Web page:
Icy penitents by moonlight on Chajnantor
These bizarre ice and snow formations are known as penitentes (Spanish for “penitents”). They are illuminated by the light of the Moon, which is visible on the right on the photograph. On the left, higher in the sky, the Large and Small Magellanic Clouds can be faintly seen, while the reddish glow of the Carina Nebula appears close to the horizon on the far left.
The penitentes are natural marvels found in high-altitude regions, such as here in the Chilean Andes, typically more than about 4000 metres above sea level. They are thin spikes and blades of hardened snow or ice, which often form in clusters, with their blades pointing towards the Sun. They attain heights ranging from a few centimetres, resembling low grass, up to five metres, giving an impression of an ice forest in the middle of the desert.
The precise details of the mechanism that forms the penitentes are still not completely understood. For many years, people of the Andes believed the penitentes to be the result of strong winds prevalent in the Andes mountains. However, the strong winds have only a limited role in shaping these icy pinnacles. Nowadays, it is believed that they are the product of a combination of physical phenomena.
The process begins with sunlight shining on the surface of the snow. Due to the very dry conditions in these desert regions, the ice sublimes rather than melts — it goes from solid to gas without melting and passing through a liquid water phase. Surface depressions in the snow trap reflected light, leading to more sublimation and deeper troughs. Within these troughs, increased temperature and humidity means that melting can occur. This positive feedback accelerates the growth of the characteristic structure of the penitentes.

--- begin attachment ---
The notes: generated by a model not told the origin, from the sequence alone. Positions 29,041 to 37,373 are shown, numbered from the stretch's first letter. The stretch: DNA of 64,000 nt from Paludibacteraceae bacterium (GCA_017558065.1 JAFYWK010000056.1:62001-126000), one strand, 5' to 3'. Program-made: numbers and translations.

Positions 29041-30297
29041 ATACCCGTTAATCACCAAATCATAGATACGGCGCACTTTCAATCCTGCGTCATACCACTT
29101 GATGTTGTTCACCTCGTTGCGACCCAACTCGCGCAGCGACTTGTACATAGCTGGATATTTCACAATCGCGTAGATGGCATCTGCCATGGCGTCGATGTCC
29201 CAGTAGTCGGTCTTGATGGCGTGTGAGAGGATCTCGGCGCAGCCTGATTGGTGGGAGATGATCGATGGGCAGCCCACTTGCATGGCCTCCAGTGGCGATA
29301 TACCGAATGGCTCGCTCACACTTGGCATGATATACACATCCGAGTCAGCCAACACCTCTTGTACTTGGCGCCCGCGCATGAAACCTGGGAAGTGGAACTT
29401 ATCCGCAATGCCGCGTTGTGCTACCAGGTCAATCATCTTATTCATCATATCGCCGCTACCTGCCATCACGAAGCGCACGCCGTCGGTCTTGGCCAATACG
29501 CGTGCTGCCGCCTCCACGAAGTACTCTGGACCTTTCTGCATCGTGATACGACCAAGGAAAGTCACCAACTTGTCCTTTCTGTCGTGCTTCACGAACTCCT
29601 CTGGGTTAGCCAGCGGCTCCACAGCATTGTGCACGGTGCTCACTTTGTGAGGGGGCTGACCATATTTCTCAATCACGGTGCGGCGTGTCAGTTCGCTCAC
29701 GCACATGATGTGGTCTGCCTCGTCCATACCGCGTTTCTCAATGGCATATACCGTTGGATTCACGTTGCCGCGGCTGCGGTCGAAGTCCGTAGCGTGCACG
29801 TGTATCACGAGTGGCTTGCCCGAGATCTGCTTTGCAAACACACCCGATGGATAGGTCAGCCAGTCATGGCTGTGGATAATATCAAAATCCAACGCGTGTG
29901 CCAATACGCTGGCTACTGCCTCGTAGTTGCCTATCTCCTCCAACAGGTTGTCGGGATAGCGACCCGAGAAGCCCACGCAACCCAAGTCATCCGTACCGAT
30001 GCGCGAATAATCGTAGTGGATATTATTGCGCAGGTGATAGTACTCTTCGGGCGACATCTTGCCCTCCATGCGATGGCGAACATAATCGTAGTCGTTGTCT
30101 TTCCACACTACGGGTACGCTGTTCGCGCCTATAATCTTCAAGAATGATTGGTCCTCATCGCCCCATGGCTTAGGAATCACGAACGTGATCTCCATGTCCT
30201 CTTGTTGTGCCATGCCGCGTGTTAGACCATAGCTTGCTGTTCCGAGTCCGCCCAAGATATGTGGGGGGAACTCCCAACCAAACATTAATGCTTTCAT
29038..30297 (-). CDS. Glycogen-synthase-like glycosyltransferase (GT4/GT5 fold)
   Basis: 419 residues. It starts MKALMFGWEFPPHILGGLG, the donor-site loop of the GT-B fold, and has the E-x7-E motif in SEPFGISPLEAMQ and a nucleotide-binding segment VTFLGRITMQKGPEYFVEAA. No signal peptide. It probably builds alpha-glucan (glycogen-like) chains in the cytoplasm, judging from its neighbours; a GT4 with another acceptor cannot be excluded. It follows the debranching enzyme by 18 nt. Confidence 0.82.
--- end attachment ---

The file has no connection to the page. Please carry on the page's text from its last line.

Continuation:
These icy statues are named after the spiked hats of the nazarenos, members of a brotherhood that participates in Easter processions around the world. It is not hard to picture them as an assembly of icy monks, congregating in the moonlight.
The image was taken by the side of the road that leads to ALMA. The observatory, which started Early Science operations on 30 September 2011, will eventually consist of 66 high-precision antennas operating together as a single giant telescope.
ALMA, an international astronomy facility, is a partnership of Europe, North America and East Asia in cooperation with the Republic of Chile. ALMA construction and operations are led on behalf of Europe by ESO, on behalf of North America by the National Radio Astronomy Observatory (NRAO), and on behalf of East Asia by the National Astronomical Observatory of Japan (NAOJ). The Joint ALMA Observatory (JAO) provides the unified leadership and management of the construction, commissioning and operation of ALMA.
ESO/B. Tafreshi (twanight.org)
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